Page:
INVESTIGATION OF SPOT WELDING ELECTRODE TIP WEAR AND A NON-DESTRUCTIVE TEST OF PLASTIC JOINING IN THE AUTOMOTIVE INDUSTRY
The automotive industry is reliant on resistance spot-welding just as the sandwich making industry is reliant on bread. An automobile contains an average of 5000 welds. The quality of these welds is inspected and governed by certain standards. In order to maintain these standards there are different approaches to quality control. There are many factors that are accountable to a successful weld. The main factors are the voltage across the electrodes, the pressure applied by the electrodes at the interface of the metal sheets, the current applied, the surface condition and the composition of the sheets. The main problem in determining whether a weld complies with the standard is that the most reliable test is a destructive test, which not only destroys a potentially good weld, but it stalls the entire production line in order to perform the test. This is a process where the weld is taken apart sometimes with a chisel. Once the weld is dismantled the quality can be analysed. During the course of this thesis the chisel test, and other comparable tests were carried out. The following thesis presents an overview of electrode current selection and its variance over the lifetime of the electrode tip. This also describes the proposed analysis system for the selection of welding parameters for the spot welding process, as the electrode tip wears. Data from the practical tests is analysed using SORPAS Software Package in order to compare between real life practical tests, and theoretical simulations preformed in SORPAS. Reducing sparks caused during each weld is another requirement to prevent bumps on the bodywork that may cause further complications at later stages, this project will greatly improve productivity in the production line, since damaged tips can be identified and changed during the manufacturing process. The results show that at a pressure of 4.0bar productivity of welds that conform with the necessary British standards was increased three fold. A new type of non-invasive plastic bond testing is also investigated. This bond testing research was driven by the industrial need for a novel real-time non-destructive method of measuring both the quantity and type of material. Microwave sensors which monitor the change in permittivity of PF glue were developed for this purpose and successfully tested. These sensors have also been used to differentiate between different plastics.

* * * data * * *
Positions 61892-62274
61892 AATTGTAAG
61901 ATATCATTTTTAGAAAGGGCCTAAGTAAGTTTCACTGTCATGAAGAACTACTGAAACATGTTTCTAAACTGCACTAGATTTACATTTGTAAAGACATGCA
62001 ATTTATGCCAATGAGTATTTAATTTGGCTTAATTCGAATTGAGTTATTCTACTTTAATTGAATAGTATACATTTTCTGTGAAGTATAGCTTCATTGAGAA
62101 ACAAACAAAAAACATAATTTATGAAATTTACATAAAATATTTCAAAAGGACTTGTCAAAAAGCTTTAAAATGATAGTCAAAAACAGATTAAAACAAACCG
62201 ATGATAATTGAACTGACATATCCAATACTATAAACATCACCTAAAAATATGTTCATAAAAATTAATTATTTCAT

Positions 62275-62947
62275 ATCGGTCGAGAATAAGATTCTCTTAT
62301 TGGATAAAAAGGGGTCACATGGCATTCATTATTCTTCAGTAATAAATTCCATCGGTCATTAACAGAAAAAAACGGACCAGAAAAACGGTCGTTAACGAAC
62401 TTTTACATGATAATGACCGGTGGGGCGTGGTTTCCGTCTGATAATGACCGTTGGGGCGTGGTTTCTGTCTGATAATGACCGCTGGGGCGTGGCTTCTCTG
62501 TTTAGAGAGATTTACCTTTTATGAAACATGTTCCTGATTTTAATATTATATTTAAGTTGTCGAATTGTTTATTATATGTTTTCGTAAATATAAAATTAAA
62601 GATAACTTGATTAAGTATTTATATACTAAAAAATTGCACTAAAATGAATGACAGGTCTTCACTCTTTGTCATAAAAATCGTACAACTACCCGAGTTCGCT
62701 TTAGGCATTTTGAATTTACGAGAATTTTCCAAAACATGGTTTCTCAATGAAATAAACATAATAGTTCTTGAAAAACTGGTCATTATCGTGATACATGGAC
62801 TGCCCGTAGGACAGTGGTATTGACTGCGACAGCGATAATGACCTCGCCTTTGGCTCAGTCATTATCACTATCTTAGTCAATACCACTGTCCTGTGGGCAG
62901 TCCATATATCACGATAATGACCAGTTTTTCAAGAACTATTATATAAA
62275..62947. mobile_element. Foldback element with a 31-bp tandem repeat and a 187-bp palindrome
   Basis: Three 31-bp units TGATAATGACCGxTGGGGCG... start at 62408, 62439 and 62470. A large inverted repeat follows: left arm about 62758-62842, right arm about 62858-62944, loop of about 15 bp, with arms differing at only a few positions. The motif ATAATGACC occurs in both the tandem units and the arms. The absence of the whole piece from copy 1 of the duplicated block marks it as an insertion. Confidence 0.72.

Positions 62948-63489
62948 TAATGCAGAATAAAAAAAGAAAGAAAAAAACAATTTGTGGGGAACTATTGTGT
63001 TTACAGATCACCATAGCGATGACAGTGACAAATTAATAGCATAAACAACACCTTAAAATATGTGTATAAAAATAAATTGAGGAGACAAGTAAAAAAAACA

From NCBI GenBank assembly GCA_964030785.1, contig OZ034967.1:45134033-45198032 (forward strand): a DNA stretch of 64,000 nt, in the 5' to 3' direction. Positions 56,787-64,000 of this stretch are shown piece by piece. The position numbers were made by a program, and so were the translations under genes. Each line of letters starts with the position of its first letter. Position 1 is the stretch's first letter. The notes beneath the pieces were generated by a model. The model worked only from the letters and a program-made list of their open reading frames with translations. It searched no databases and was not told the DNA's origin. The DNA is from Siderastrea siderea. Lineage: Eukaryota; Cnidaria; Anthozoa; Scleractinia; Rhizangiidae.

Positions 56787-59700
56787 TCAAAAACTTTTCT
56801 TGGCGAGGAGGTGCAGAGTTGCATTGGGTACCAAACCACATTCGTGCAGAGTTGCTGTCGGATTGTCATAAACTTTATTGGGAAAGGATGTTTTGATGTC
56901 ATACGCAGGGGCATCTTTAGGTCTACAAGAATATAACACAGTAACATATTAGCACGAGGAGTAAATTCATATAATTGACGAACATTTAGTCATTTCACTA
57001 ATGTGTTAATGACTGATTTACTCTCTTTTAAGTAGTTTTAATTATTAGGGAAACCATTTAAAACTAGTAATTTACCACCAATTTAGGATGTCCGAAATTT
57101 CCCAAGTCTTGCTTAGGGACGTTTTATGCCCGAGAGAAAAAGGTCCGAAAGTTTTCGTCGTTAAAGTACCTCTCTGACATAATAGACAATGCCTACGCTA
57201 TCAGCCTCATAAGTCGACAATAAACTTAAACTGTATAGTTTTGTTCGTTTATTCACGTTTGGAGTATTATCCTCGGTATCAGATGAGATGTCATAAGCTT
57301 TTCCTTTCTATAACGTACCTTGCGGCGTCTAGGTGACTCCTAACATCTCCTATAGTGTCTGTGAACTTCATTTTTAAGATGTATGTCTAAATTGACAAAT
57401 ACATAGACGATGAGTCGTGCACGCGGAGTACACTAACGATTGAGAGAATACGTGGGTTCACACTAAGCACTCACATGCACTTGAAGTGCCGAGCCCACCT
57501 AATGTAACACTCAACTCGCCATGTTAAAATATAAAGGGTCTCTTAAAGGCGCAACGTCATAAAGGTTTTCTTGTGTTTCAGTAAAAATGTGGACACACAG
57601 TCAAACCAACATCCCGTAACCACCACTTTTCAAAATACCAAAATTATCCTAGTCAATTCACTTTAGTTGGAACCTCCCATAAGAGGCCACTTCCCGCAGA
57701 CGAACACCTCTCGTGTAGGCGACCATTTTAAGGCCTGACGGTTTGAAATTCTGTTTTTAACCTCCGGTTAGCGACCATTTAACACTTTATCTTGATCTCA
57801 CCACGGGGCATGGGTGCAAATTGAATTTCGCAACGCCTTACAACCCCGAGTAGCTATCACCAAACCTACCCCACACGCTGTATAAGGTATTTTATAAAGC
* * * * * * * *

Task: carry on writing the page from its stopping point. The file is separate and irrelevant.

views in local repository
downloads in local repository
The information is available from the following content providers: